2. Good question. State law and OSU’s attitude both do interfere with being legally armed not just on, but often, around campus, especially if you walk or bike. However, just because you are unarmed does not mean you are helpless. In Col. Jeff Cooper’s classic work on defensive mental preparedness, “Principles of Personal Defense,” the first two principles are Alertness and Decisiveness.

    You don’t need a gun to be alert to potential trouble.

    You don’t need a gun to take decisive action.

    However, if you are carrying a gun, you still need to observe Cooper’s “Principles,” or there is a good chance your gun will be useless. I’d recommend you begin with reading his PPD and studying his Color Code. Also, John Boyd’s OODA loop has come into vogue in the past ten or twenty years to add to our conceptualization of assault response.

    Since most of the self-defense web sources on Cooper and Boyd will be “gun-centric,” I recommend non gun folks think in terms of the soccer mom who just left yoga class. She thinks in terms of “mindfulness.” Being mindful of your surroundings, your activities, your life, does not carry the sometimes negative connotations of “Condition Yellow” etc. You think mainly of “participating in life” instead of blindly just “getting through the day” using your electronic doodads to entertain you as you walk outside or wait in line.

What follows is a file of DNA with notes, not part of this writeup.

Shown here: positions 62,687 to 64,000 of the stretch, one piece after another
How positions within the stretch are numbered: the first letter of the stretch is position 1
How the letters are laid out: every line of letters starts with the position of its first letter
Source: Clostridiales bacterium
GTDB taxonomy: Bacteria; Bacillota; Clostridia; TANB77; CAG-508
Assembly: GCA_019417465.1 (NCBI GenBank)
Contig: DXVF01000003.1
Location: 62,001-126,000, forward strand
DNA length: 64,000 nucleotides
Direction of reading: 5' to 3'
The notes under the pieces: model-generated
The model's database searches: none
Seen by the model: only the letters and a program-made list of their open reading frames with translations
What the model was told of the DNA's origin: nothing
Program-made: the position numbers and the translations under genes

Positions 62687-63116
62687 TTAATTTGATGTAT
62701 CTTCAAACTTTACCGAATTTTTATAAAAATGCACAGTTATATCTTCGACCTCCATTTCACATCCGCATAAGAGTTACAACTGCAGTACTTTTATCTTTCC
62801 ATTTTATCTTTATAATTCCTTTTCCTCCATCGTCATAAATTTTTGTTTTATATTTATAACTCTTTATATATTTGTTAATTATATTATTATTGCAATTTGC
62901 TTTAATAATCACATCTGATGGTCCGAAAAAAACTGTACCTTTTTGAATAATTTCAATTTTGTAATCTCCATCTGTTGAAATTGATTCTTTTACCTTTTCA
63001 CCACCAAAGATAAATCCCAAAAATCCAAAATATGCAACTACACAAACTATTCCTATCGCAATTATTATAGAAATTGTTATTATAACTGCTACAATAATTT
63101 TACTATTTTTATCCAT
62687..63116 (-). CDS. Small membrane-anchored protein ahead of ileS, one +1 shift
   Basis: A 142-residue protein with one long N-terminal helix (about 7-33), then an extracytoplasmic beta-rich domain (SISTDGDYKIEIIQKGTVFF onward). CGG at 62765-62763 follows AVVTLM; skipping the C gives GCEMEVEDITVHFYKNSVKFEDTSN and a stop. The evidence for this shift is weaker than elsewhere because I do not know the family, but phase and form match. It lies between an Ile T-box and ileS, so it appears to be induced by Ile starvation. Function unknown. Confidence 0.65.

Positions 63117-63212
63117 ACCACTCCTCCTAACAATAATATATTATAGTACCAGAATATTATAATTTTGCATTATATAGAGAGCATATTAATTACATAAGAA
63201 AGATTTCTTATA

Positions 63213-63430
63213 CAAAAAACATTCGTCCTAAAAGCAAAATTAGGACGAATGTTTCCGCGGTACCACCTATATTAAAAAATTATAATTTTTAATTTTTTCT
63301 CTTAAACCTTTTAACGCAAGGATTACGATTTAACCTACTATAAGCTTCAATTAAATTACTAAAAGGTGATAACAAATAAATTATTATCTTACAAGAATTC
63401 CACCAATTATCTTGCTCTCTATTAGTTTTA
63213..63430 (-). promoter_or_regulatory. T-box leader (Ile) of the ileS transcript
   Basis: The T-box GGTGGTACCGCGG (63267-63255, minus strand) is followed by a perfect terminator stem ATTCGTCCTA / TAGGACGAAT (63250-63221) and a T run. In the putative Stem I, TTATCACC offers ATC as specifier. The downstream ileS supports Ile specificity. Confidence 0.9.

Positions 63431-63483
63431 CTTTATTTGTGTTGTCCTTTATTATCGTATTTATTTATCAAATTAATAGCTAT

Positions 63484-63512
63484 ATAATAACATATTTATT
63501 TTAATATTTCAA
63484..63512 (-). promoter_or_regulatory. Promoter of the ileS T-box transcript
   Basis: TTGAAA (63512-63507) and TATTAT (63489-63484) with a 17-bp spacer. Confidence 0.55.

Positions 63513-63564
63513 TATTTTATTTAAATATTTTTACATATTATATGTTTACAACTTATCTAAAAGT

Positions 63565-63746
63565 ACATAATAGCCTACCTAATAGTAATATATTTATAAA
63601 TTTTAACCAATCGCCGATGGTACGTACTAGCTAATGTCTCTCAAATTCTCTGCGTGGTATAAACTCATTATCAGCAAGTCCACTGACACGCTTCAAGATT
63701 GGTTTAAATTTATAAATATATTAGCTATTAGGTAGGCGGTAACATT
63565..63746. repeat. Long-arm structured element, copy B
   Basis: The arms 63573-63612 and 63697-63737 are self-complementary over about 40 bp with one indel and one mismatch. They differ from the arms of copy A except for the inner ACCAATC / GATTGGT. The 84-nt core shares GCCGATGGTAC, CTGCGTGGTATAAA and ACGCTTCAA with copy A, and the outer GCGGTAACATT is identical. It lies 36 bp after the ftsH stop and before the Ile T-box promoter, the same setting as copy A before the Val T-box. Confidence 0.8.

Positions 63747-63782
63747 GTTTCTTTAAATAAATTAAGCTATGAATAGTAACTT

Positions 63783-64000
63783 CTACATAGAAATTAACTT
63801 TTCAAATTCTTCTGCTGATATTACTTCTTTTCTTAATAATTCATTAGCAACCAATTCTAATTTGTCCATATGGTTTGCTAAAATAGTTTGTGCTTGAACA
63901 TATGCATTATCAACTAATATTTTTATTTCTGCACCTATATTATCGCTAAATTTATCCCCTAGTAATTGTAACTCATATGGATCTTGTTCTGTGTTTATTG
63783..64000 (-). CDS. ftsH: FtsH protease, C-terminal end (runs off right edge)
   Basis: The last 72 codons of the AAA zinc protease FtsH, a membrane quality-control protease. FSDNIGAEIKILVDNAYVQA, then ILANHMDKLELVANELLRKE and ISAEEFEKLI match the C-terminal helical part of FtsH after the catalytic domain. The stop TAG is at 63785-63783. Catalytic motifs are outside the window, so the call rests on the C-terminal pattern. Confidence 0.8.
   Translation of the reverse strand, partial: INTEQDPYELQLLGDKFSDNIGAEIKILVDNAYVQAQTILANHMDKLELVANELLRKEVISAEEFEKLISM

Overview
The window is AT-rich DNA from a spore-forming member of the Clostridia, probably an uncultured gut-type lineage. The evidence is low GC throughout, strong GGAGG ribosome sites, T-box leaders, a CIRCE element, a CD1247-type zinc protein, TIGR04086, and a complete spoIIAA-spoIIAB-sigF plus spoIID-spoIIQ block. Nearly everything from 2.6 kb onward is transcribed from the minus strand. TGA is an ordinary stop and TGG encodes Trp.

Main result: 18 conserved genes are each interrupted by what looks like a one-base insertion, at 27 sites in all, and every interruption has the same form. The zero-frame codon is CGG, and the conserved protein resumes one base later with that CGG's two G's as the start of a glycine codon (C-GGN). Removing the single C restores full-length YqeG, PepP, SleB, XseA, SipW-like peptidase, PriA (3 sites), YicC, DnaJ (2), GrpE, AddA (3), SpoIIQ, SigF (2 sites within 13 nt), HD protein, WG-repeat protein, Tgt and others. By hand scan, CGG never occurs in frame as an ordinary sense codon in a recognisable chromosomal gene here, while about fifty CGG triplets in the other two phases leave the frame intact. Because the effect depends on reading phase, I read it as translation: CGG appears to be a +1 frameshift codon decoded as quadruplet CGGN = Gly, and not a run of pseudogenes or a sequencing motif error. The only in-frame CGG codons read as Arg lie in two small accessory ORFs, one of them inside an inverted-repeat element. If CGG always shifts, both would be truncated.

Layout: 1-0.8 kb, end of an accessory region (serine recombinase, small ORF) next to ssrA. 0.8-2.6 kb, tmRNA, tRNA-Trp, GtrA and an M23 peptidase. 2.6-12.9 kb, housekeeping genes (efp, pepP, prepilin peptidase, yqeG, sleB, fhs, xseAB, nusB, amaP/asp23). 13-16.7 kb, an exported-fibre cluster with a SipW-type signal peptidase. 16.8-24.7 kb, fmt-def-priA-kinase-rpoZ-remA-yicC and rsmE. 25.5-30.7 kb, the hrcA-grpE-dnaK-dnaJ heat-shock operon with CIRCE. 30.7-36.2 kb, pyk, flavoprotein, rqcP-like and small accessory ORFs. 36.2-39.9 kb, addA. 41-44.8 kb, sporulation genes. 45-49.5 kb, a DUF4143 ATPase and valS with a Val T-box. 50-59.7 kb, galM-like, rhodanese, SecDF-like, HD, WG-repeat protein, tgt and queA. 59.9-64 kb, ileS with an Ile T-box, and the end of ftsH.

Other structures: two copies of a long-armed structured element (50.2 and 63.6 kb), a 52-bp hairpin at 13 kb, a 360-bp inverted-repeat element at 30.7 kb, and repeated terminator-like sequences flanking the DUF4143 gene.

Since most of the work on “situational awareness” has been done in the military/police/CCW context, it can be a turn off for those who can’t make the connection between everyday safety issues and lessons learned the hard way in combat.

    Likewise, please don’t ignore what you can do to protect yourself when you don’t have a weapon. You can do a lot, but it does take study and action, such as taking a self-defense course or learning about and training with improvised weapons, etc.

    Finally, realize most hazards around OSU do not involve lethal violence. Most crimes are property crimes. Learning to be alert and preventing even a mundane theft of your laptop or phone will pay off big time.

    If nothing else, admire the attitude of Major General Percy Hobart, pioneer of early armored warfare, who was forced to retire from the British Army (by old fashioned, cliquish superior generals who were living in the past) and began WWII as a corporal in the Home Guard:

    “I can’t do what is ideal, so I must do what I can.”



  3. Just a test.


  4. Gobbledeegook.

  5. Elizabeth came from a mermaid and drives a little car. She combs her hair once a day, whether it needs it or not.